Supermicro makes a wide range of Intel Xeon E-2100 series platforms. Our review of the Supermicro SYS-5019C-MR is going to cover how it is a robust platform that takes the Intel Xeon E-2100 to its maximum potential. This is an important distinction because there are three main types of Intel Xeon E-2100 servers. Those servers providing the bare minimum to reduce costs at the expense of functionality. Others seek to be appliances built for a narrow niche. Finally, there are servers like the Supermicro SYS-5019C-MR that try to maximize a platform’s potential and allow it to enter new market segments. In this review, we are going to show why that is the case.
In this segment, the Intel Xeon E3-1200 series has been the king of this market for the better part of a decade offering up to four cores and high clock speeds. With the introduction of the new Intel Xeon E-2100 series, Intel now offers more cores and higher clock speeds. If you want an overview of the CPU generations, in this segment we have you covered with: Looking back at Intel Xeon E3-1200 V1-V6 to the New Xeon E-2100. With the new CPUs, we have up to 6 cores (at launch) and 12 threads combined with high clock speeds. This is everything that is missing in some of the other server segments.
Supermicro SYS-5019C-MR Hardware Overview
The server itself is a 1U chassis that many will look at and immediately recognize as Supermicro. There are four 3.5″ hot-swap bays, status LEDs, and both power and reset buttons. We would have liked to have seen USB 3.0 front panel ports added for cold aisle drives, but Supermicro designed these to be serviced from the hot aisle so this design choice makes sense.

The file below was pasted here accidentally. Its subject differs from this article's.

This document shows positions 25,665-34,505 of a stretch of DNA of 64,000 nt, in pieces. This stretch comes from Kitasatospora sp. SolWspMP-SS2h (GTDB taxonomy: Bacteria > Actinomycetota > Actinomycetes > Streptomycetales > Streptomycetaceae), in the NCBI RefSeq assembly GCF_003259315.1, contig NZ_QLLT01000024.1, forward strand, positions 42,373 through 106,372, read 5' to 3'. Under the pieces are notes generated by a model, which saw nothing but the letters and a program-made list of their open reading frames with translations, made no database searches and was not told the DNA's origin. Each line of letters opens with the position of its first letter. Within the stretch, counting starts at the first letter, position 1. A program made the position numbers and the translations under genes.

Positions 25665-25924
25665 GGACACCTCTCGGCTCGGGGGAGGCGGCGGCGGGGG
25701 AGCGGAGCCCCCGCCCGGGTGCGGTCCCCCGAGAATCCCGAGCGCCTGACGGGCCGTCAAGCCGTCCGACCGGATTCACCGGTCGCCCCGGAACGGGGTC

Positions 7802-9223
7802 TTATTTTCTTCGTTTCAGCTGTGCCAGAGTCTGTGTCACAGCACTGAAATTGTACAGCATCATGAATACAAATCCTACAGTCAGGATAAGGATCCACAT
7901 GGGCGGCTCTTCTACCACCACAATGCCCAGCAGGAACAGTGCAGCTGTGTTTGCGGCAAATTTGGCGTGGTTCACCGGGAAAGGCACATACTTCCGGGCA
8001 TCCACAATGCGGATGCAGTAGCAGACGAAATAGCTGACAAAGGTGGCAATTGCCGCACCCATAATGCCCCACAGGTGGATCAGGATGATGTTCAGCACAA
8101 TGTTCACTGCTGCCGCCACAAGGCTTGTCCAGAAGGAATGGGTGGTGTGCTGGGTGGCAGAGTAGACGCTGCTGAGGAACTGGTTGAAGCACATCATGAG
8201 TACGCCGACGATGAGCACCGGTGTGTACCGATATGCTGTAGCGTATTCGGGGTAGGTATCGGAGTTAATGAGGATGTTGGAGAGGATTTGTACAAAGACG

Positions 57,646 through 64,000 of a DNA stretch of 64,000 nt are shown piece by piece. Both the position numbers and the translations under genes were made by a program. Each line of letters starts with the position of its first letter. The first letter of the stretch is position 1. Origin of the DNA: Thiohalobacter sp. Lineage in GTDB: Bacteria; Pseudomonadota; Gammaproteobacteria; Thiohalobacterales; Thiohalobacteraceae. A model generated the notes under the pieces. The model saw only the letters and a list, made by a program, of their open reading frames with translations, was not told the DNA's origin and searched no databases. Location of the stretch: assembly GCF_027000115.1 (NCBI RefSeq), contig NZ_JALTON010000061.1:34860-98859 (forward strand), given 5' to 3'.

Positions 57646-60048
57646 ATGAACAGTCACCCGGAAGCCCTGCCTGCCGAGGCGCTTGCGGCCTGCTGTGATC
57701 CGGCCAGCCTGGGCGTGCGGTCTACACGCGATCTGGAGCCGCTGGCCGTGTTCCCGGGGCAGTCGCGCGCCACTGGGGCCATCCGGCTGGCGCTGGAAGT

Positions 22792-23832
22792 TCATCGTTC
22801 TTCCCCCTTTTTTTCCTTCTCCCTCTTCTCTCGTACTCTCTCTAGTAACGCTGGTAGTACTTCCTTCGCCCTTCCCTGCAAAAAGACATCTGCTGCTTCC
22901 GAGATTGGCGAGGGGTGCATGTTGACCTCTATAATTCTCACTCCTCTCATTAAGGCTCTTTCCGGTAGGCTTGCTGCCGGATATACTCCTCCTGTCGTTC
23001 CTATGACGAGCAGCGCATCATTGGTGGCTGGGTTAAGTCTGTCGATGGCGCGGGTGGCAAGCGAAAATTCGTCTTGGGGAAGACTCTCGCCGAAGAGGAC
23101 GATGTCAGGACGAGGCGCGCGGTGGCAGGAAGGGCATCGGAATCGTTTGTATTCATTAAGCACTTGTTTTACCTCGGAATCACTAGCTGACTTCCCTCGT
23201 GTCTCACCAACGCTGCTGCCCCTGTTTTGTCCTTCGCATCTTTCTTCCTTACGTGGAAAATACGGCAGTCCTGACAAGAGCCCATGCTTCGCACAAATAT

Moving to the rear of the unit, we can see another fairly standard setup. There are redundant 1U hot-swappable power supplies. One can find in-data center management ports such as a VGA port and 2x USB 2 plus 2x USB 3 ports on the rear panel for KVM cart access.
For networking, one can see three ports. The lone port atop the USB 2.0 stack is the dedicated out-of-band management port. For standard data networking, there are two Intel i210 network controller based ports. These are upgrades over lower-cost Realtek NICs, and are well supported in every major server OS today.
Here is what the networking looked like in our fully configured server:
Inside the chassis, we find a Supermicro X11SCM-F motherboard. This mATX motherboard is from a line that has been popular for the company and around for generations (e.g. Supermicro X9SCM-F.)
You can see the 1U fan partition blows cool air over the CPU heatsink and memory. The server itself supports various CPU options although we expect most will utilize Intel Xeon E-2100 or even a Core i3-8100 in this type of server. Flanking the CPU socket are four DDR4 slots. Currently, the server supports up to 64GB in 16GBx4 ECC UDIMMs. As the next-generation 32GB ECC UDIMMs roll out in 2019, these servers will be able to support up to 128GB of RAM.
For expansion, the primary option is a PCIe 3.0 x16 riser. This allows a full height card to be installed in the expansion slot.